|Photo courtesy of Michael Hartman, Thos. E. Clark Inc.|
by Peggy Robin
Pasteria Floriana has popped up in the former Pulpo Restaurant space in Cleveland Park, but just until March 27. (The Washington Post has the story at http://wapo.st/1giGSS9). The “pop-up” restaurant is a recent trend -- a little weird but I like it. The advantages are obvious:
- It make good use the space of a recently departed restaurant, rental space that might otherwise sit vacant and deteriorating until a long-term tenant can be found.
- It allows a restaurant owner to try out a new concept without investing --and risking-- too much time, money, and energy.
- It give food critics, and adventurous foodies, and even ordinary occasional restaurant-goers some new tastes to sample, with the promise of the fully realized incarnation of the new restaurant turning up at some point in the not-too-distant future.
What’s not to like? Even if the pop-up’s offerings are less than stellar, there’s opportunity for the dishes to be re-worked, the service to be smartened up, the setting to be redesigned.
In the short space of a few months between the demise of Pulpo, at 3407 Connecticut Avenue, there have actually been two pop-ups. Soon after Pulpo’s closing, there was the Hawaiian restaurant Hula Girl, a product of the owners of the Hula Girl food trucks (see http://bit.ly/1iP7Vd80) which featured Teriyaki tofu steaks, macaroni salads, dishes made with Spam and other additives favored in the 50th state but rarely part of mainland chef’s repertoire. So you might say that Pasteria Floriana is the pop-up after the pop-up.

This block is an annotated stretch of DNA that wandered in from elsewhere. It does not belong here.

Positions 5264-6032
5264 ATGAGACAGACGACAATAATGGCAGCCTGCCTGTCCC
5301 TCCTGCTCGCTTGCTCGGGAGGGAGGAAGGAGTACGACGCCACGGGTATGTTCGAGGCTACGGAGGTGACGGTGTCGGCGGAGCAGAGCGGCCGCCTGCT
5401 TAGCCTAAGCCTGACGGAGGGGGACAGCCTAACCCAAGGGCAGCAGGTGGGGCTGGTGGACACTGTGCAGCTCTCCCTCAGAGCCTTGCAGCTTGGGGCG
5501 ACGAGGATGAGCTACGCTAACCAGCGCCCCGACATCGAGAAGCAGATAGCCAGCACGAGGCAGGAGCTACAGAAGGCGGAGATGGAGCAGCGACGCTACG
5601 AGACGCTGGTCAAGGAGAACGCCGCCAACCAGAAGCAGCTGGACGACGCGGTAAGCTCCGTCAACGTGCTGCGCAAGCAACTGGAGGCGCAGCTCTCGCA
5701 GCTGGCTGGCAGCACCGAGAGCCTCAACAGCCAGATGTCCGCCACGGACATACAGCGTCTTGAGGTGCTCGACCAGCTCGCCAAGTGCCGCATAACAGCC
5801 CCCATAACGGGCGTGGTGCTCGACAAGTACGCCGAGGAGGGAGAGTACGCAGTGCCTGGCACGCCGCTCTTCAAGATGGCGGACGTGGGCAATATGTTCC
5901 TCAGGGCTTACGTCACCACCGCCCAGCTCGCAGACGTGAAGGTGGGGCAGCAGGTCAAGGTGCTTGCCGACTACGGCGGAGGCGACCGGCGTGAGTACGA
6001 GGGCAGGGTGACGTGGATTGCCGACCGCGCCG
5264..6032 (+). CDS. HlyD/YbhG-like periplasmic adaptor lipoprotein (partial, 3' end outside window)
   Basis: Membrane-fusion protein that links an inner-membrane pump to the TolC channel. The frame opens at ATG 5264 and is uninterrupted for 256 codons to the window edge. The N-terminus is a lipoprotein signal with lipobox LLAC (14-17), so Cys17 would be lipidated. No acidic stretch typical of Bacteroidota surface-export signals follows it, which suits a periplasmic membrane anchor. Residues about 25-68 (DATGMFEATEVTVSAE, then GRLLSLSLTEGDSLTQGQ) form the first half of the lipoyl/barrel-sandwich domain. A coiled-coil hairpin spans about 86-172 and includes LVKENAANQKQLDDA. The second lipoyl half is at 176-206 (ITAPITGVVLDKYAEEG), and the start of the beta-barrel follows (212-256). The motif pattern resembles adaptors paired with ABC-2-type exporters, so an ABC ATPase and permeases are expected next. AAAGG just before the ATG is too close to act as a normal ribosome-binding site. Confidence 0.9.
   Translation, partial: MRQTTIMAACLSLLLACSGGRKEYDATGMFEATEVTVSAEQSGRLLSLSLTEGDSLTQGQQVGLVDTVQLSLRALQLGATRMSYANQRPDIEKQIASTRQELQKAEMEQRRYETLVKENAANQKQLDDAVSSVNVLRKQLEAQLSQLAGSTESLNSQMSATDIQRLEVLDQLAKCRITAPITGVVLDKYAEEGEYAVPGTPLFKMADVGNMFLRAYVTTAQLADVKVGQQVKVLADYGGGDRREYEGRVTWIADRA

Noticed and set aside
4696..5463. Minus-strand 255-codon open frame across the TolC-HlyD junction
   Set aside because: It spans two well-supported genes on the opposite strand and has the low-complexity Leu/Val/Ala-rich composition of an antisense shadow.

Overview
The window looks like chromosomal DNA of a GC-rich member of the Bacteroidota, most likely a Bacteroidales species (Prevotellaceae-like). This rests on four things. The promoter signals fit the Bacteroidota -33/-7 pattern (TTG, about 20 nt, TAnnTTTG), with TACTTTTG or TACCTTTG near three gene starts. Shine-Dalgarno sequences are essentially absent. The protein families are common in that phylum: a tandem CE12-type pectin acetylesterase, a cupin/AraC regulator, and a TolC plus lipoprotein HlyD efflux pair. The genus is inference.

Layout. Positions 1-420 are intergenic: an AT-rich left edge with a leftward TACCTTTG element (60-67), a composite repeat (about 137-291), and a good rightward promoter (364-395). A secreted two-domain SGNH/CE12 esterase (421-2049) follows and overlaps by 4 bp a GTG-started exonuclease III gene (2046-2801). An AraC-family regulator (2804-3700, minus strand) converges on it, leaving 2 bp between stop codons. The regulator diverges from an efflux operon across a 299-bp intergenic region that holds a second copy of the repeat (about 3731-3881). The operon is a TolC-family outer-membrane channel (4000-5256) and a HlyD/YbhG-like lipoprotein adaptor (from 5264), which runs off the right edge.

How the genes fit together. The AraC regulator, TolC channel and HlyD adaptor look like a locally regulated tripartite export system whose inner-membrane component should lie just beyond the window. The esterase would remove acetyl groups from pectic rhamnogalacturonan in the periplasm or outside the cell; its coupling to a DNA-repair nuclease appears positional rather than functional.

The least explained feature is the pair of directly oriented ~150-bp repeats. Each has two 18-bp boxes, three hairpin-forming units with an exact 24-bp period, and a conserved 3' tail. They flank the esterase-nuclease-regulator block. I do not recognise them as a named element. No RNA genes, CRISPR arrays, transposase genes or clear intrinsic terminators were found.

Or you could count it as the third pop-up in that space, taking into consideration of the fact that prior to Pulpo, there was Bandolero, a “modern Mexican” pop-up by celebrity chef Mike Isabella. (Flashy Bandolero was always somewhat out-of-place in poky old Cleveland Park; it’s much better suited to the hustling-bustling part of M Street in Georgetown where it found its true home. See http://www.yelp.com/biz/bandolero-washington-2 to get a sense of its decibel level, as well at its cuisine.)
What will come next for 3407 Connecticut? An international barbecue place (as suggested in the Washington Post article)? Or a Peruvian chicken restaurant (as reported in the Prince of Petworth blog -http://bit.ly/1bLTTZ2)? I’m in suspense … but glad to know, due to the pop-up trend these days, that if the new restaurant doesn’t work out for whatever reasons, that the space won’t sit empty long. Another pop-up may come along with a new concept, more surprises, more innovation. In any event, I don’t think we’ll ever go back to fast-food-boom times of the ‘80s and ‘90s, when that space was a McDonald’s. (At least I hope that trend is gone for good.)
And now for a longer walk down Memory Lane: Here’s a link to a photo of what was the original use of 3407 Connecticut Avenue: The Thomas E. Clark Plumbing Showroom http://bit.ly/1ldeedg. Pretty snazzy!
Still Life With Robin is published on the Cleveland Park Listserv and All Life Is Local on Saturdays.